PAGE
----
Shruti Palaskar


On Advances in Text Generation from Images Beyond Captioning: A Case Study in Self-Rationalization
Shruti Palaskar | Akshita Bhagia | Yonatan Bisk | Florian Metze | Alan W Black | Ana Marasovic
Findings of the Association for Computational Linguistics: EMNLP 2022

Combining the visual modality with pretrained language models has been surprisingly effective for simple descriptive tasks such as image captioning. More general text generation however remains elusive. We take a step back and ask: How do these models work for more complex generative tasks, i.e. conditioning on both text and images? Are multimodal models simply visually adapted language models, or do they combine they reason jointly over modalities?We investigate these questions in the context of self-rationalization (jointly generating task labels/answers and free-text explanations) of three tasks: (i) visual question answering in VQA-X, (ii) visual commonsense reasoning in VCR, and (iii) visual-textual entailment in E-SNLI-VE. We show that recent unimodal advances, CLIP image representations and scaling of language models, do not consistently improveself-rationalization in multimodal tasks. We find that no single model type works universally best across tasks, datasets, and finetuning data sizes. Our findings motivate the need for novel general backbones that move text generation from images and text beyond image captioning.


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Towards Understanding ASR Error Correction for Medical Conversations
Anirudh Mani | Shruti Palaskar | Sandeep Konam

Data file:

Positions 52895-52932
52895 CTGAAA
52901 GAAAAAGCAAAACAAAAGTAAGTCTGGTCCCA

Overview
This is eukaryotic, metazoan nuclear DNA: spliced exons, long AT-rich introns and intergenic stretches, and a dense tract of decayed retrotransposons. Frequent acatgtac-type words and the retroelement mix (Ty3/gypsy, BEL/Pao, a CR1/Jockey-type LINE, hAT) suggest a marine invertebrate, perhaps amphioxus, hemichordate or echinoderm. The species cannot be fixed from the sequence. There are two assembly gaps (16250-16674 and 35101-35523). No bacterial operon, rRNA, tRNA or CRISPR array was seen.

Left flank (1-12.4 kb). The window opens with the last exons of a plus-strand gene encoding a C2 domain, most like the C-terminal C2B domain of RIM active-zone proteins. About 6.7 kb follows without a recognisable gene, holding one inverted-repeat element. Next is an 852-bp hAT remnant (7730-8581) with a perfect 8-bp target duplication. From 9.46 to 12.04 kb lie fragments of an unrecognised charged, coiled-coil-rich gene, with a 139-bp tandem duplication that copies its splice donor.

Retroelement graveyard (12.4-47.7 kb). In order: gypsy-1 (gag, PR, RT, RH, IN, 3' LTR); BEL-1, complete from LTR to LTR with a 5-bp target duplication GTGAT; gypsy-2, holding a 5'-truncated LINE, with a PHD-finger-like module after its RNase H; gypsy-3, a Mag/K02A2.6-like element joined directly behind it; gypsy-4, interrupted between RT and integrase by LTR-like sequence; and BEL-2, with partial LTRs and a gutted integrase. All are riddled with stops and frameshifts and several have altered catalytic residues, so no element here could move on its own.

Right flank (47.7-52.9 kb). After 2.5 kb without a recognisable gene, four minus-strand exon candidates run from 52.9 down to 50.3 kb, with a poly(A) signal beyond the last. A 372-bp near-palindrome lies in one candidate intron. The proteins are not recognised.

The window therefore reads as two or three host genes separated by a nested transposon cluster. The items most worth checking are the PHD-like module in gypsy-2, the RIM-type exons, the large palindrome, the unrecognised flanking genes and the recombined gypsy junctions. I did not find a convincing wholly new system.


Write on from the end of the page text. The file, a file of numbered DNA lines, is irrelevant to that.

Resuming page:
Proceedings of the First Workshop on Natural Language Processing for Medical Conversations

Domain Adaptation for Automatic Speech Recognition (ASR) error correction via machine translation is a useful technique for improving out-of-domain outputs of pre-trained ASR systems to obtain optimal results for specific in-domain tasks. We use this technique on our dataset of Doctor-Patient conversations using two off-the-shelf ASR systems: Google ASR (commercial) and the ASPIRE model (open-source). We train a Sequence-to-Sequence Machine Translation model and evaluate it on seven specific UMLS Semantic types, including Pharmacological Substance, Sign or Symptom, and Diagnostic Procedure to name a few. Lastly, we breakdown, analyze and discuss the 7% overall improvement in word error rate in view of each Semantic type.


Multimodal Abstractive Summarization for How2 Videos
Shruti Palaskar | Jindřich Libovický | Spandana Gella | Florian Metze
Proceedings of the 57th Annual Meeting of the Association for Computational Linguistics

In this paper, we study abstractive summarization for open-domain videos. Unlike the traditional text news summarization, the goal is less to “compress” text information but rather to provide a fluent textual summary of information that has been collected and fused from different source modalities, in our case video and audio transcripts (or text). We show how a multi-source sequence-to-sequence model with hierarchical attention can integrate information from different modalities into a coherent output, compare various models trained with different modalities and present pilot experiments on the How2 corpus of instructional videos. We also propose a new evaluation metric (Content F1) for abstractive summarization task that measures semantic adequacy rather than fluency of the summaries, which is covered by metrics like ROUGE and BLEU.